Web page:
The contemporary idealist believes that democracy is an unified umbrella of benediction that protects nations from tyranny. The world is finding out to its cruel cost that it is not so, and there are many kinds of democracy. The leaders of America, Russia, Egypt and Syria are all elected. So is Syria’s President Hafez al-Assad, who won over 97 per cent of the total vote in his first two elections and 88.7 per cent in 2014. As an unprecedented massive refugee crisis and heart-rending pictures of drowned babies and scarred faces of little girls sear the world’s conscience, the Syrian war is a metaphor of brutal irony—a democracy defending itself against invaders and jihadis, who are supported by other democracies, and is in turn protected by a democracy as other democracies make mischief on the sidelines. Meanwhile, in Syria, the ones who are being gassed, raped, killed, trafficked and exiled are its voters.
The West’s arrogant belief that it could implant the Westminster Model or the Presidential Model everywhere is responsible for the deaths of 4,65,000 Syrians, over a million injured, and over 12 million displaced. Saddam Hussein, too, was elected but that didn’t prevent pro-oil daddy’s boy George Bush from turning the Middle East into a desert of death. The US believes its model is both the only way and the highway. But no democracy is the same simply because all societies are not the same.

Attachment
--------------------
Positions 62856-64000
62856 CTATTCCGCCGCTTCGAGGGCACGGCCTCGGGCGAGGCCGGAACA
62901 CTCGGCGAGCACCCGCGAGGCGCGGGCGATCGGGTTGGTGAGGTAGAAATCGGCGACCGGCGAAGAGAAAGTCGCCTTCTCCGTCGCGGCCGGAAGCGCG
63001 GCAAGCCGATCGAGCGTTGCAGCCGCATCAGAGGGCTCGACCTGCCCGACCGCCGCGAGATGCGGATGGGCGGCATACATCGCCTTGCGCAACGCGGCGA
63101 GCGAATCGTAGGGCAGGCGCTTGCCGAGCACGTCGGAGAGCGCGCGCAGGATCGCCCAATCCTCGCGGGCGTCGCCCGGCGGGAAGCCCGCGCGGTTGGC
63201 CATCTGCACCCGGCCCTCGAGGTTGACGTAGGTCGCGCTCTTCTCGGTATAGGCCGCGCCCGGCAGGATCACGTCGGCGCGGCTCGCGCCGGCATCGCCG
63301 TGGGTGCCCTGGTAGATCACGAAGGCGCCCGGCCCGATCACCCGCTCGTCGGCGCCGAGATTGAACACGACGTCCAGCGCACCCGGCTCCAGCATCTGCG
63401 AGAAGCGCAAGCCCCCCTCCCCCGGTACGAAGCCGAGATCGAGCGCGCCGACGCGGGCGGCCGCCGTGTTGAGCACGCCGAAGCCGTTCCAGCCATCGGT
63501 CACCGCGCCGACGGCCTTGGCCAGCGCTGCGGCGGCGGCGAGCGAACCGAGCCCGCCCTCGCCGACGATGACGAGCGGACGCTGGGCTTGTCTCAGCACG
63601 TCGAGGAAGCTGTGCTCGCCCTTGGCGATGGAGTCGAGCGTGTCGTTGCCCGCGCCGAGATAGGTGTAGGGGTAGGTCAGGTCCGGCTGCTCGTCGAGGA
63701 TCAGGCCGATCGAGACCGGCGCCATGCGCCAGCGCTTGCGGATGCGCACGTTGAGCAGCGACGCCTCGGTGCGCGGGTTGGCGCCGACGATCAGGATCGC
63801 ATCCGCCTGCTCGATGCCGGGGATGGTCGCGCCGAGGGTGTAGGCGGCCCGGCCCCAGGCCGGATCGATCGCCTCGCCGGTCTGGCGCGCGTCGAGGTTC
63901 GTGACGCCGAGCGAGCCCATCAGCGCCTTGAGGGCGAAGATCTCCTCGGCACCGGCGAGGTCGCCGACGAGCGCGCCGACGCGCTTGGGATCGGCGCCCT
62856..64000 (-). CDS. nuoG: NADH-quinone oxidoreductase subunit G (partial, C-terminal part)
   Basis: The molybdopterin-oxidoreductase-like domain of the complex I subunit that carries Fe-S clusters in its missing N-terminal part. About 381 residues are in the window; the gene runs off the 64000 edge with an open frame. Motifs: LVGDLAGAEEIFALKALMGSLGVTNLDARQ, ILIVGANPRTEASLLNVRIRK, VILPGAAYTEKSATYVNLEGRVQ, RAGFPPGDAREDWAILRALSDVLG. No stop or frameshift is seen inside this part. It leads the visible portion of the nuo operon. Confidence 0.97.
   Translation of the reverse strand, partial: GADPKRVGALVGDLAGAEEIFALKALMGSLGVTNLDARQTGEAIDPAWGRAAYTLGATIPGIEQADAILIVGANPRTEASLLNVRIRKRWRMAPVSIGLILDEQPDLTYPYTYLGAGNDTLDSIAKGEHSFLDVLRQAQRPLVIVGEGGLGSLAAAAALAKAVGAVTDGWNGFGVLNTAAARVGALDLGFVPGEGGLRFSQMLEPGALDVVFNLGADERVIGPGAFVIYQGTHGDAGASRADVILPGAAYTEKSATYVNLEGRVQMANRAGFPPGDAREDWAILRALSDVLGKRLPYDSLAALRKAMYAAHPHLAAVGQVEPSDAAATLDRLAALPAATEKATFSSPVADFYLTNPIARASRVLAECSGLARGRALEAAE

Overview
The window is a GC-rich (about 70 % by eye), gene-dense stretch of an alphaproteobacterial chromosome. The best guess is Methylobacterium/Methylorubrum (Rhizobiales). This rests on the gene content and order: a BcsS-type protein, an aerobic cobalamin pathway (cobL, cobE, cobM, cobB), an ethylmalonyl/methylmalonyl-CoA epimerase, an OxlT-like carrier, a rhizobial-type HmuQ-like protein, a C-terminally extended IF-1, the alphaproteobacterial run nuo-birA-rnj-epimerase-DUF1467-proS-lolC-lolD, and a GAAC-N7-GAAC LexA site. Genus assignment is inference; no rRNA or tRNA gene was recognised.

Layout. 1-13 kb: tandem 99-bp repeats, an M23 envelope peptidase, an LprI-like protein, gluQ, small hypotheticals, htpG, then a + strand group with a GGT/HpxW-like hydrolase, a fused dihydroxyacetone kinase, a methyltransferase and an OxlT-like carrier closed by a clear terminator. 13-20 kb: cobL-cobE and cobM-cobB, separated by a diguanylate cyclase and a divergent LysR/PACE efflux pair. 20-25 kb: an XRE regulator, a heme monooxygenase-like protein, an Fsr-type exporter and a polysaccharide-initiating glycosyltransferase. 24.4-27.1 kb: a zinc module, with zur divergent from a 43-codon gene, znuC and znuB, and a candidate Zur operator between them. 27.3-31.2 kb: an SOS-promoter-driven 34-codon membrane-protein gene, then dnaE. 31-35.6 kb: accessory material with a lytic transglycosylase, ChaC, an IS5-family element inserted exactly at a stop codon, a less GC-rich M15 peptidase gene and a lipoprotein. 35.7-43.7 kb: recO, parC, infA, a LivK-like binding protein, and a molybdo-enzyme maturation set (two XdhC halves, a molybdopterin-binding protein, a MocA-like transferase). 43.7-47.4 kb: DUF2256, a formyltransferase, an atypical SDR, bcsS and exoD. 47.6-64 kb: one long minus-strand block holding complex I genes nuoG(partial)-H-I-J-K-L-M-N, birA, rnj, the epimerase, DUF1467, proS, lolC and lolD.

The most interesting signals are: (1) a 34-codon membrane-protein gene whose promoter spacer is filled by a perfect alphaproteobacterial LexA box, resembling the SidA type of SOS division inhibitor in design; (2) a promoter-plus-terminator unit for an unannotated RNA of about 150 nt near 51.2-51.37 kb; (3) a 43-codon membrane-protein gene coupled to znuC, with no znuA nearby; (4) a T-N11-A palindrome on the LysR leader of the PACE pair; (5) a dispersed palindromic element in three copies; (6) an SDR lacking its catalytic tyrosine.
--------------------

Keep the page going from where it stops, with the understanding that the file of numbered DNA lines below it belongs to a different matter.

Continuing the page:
Just as in Iraq, the 2010 Arab Spring supported by the US and its European vassal states in democracy’s name destroyed established governments, social structures and economic models, subsequently allowing murderous terror regimes like IS to flourish—the innocence of youthful Arab hope was betrayed by the self-righteousness of Barack Obama’s world view. The aftermath destroyed centuries of civilisation and the gains of non-Western styles of democracy. Tribal societies such as Iraq, Syria, Jordan and Pakistan as well as feudal cultures like Egypt have their own value systems, which are inexplicable to the Western world.
And indigestible to the US, now alarmed by Russia’s presence in Syria, is that Syrians have a different take on the war. An ORB poll showed 63 per cent of Syrians believe the anti-Assad Coalition is a negative influence though they do want “free and fair” elections. Another poll found while most Arabs outside Syria feel Assad should quit, 55 per cent of Syrians do not. Syria claims that the rebels orchestrate chemical attacks to malign the regime; now it seems Donald Trump, whose own presidency is in free fall, has found his WMDs in Assad’s arsenal.
The UN has not determined responsibility for the recent Douma attack while the US does not even know which chemical was used, or whether it was actually used by government forces. There is little clarity of responsibility in Syria where a motley bunch of jihadists, militia groups, ethnic armies, ancient hostilities and alien governments are fighting and blaming each other for the horrors that are laying waste to the land.Though President Assad—for long reviled by the Western media as the Butcher of Damascus—is no saint, he is the only element of stability in a region which is alarmingly vulnerable to Islamic terrorist rule. Interfering in a democratic structure, however subjectively flawed it may be, will only deepen the civilisational divide between them.